The Fresh Loaf

News & Information for Amateur Bakers and Artisan Bread Enthusiasts

Hamelman's liquid levain culture question

Kroha's picture

Hamelman's liquid levain culture question

Hello everyone,

I started this culture a few days ago, and while it did well for the first couple of days (when it was mostly whole rye), once I switched to white flour, it stopped being active.  I started another one today, but was also wondering.  Hamelman's method calls for use of all whole rye flour and some honey plus water for the first 24 hours, then one day of feeding mixed ratio of whole rye and bread flour, then bread flour twice a day for a few days.   I have a very healthy 100% hydration whole rye starter -- can I just feed it white flour and change hydration to convert to liquid levain?  There is nothing magical about starting it from scratch, I would think?

Thank you!


mrfrost's picture

That would work. But just to make sure you don't end up with a nonviable starter, at the next feeding:

Divide your rye starter in half. Continue feeding half as usual, with rye.

For the other half, feed with white flour, or whatever else you might want to convert it to.

wally's picture

I'd step it down gradually.  If it's a healthy rye, start adding bread flour to your rye at feeding and gradually increase the white until there is no rye.  I think your yeast/lactobacilli colony will probably appreciate/react to gradual changes better than just jumping from an all-rye to an all-bread flour mix at once.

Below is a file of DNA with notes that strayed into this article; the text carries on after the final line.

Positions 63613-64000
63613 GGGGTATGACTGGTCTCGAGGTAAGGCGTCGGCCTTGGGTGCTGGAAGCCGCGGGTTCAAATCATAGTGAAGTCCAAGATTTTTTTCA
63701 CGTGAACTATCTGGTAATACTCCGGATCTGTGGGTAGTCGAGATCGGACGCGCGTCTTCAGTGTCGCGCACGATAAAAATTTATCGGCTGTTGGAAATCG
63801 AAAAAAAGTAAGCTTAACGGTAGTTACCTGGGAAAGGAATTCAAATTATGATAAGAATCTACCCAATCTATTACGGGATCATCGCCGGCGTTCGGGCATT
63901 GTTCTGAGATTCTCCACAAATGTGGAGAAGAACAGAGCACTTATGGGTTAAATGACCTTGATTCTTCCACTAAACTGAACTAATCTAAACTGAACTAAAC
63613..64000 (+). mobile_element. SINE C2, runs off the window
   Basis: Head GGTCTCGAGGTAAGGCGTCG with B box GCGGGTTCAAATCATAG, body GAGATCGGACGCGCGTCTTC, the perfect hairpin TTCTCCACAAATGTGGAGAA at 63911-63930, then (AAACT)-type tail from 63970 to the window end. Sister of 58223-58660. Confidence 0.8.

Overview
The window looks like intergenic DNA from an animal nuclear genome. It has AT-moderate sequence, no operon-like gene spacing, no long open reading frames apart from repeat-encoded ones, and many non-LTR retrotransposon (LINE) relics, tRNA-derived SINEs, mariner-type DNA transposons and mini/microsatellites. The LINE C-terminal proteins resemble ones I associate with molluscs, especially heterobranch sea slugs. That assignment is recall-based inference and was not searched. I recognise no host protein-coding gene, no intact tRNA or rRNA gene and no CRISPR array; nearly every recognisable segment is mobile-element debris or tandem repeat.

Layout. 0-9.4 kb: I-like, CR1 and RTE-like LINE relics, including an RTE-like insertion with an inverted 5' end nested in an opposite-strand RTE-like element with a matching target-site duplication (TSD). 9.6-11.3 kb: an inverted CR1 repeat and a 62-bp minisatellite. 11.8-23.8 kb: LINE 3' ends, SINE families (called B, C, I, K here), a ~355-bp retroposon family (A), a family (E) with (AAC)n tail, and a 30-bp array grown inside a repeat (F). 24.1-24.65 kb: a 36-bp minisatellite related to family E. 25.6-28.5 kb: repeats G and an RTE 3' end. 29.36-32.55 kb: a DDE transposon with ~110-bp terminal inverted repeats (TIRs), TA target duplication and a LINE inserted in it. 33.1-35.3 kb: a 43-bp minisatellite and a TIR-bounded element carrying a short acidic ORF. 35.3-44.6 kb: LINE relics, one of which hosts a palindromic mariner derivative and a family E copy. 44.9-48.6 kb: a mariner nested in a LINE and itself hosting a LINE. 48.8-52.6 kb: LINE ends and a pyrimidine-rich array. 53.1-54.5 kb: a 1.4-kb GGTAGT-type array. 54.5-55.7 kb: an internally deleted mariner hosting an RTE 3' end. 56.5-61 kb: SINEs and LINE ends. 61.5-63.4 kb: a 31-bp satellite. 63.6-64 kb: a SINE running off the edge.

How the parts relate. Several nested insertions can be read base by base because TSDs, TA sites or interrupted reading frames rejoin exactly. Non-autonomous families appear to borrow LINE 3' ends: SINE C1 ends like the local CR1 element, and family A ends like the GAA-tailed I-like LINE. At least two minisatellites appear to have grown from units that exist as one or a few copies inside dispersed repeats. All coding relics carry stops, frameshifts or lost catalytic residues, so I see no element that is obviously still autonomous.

nicodvb's picture

it works so much better!

Kroha's picture

Thank you for the advice so far.  That was exactly my plan -- to take some of my rye starter and convert it to liquid white to use in the formulas in Mr. Hamelman's book that specify this type of starter.  I just wanted to double check my impression that it is a reasonable idea. 

I am now wondering, however, why he would speficy three different starters (rye sourdough, liquid levain, and stiff levain) in his book in the first place?  Can these be used interchangeably, or is there a compelling reason to use the exact type of starter specified in each formula?



ehanner's picture

If you want to be true to the bread as intended by the author or baker, you should use the specified starter. That said, all starters have some combination of bacteria and yeasts. These will change during the time you feed them depending on what you feed them, what environment the starter lives in, how often you feed it and finally, what the hydration is. A firm starter will require less constant watching because there is more food in the mix. If you keep your starter culture in a warm (80F) place, it will be more active and hungry than if it were kept in a cooler place, say 70F. Liquid levain allows more activity because the yeast can move around to find new food. I might have that backward, it could be it is the bacteria that move. Either way, only one moves.

Bottom line is that any of the natural levains will work in to some degree in any bread. The dough will rise and develop air holes and taste about like the original formula.